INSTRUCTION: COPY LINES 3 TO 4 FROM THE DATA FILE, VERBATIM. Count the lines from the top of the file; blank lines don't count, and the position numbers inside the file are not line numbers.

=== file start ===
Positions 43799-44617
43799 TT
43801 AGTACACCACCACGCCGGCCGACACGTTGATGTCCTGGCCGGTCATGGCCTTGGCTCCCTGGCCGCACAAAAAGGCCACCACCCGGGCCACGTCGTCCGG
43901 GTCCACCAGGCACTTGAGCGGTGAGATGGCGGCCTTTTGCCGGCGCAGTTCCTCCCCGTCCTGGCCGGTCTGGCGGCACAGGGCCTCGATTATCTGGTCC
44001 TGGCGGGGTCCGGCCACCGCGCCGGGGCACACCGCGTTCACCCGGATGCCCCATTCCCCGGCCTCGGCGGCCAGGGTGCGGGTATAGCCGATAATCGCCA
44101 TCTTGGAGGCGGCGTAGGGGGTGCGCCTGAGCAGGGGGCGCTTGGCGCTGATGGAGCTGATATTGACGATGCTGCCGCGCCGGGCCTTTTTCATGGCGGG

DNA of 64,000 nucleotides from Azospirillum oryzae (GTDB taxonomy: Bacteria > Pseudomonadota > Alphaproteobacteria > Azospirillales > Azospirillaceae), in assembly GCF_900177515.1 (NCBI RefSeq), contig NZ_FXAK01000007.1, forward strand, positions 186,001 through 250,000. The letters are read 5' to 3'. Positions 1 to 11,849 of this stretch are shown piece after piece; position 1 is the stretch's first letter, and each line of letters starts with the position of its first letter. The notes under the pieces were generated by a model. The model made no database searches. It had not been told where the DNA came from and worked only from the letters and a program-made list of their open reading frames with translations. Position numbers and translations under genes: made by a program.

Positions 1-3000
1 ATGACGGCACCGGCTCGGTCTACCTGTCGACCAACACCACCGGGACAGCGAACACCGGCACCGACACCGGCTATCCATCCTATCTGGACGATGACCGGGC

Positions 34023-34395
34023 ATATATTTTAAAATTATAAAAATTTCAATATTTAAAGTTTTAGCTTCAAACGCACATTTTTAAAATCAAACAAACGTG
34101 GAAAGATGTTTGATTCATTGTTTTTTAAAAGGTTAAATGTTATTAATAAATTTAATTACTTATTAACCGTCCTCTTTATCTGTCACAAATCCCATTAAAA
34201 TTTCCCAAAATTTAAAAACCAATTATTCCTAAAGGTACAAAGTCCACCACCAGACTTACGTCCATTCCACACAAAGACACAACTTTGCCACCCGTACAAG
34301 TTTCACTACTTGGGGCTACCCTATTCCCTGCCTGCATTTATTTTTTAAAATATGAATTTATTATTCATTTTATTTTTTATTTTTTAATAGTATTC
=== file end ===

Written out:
43801 AGTACACCACCACGCCGGCCGACACGTTGATGTCCTGGCCGGTCATGGCCTTGGCTCCCTGGCCGCACAAAAAGGCCACCACCCGGGCCACGTCGTCCGG
43901 GTCCACCAGGCACTTGAGCGGTGAGATGGCGGCCTTTTGCCGGCGCAGTTCCTCCCCGTCCTGGCCGGTCTGGCGGCACAGGGCCTCGATTATCTGGTCC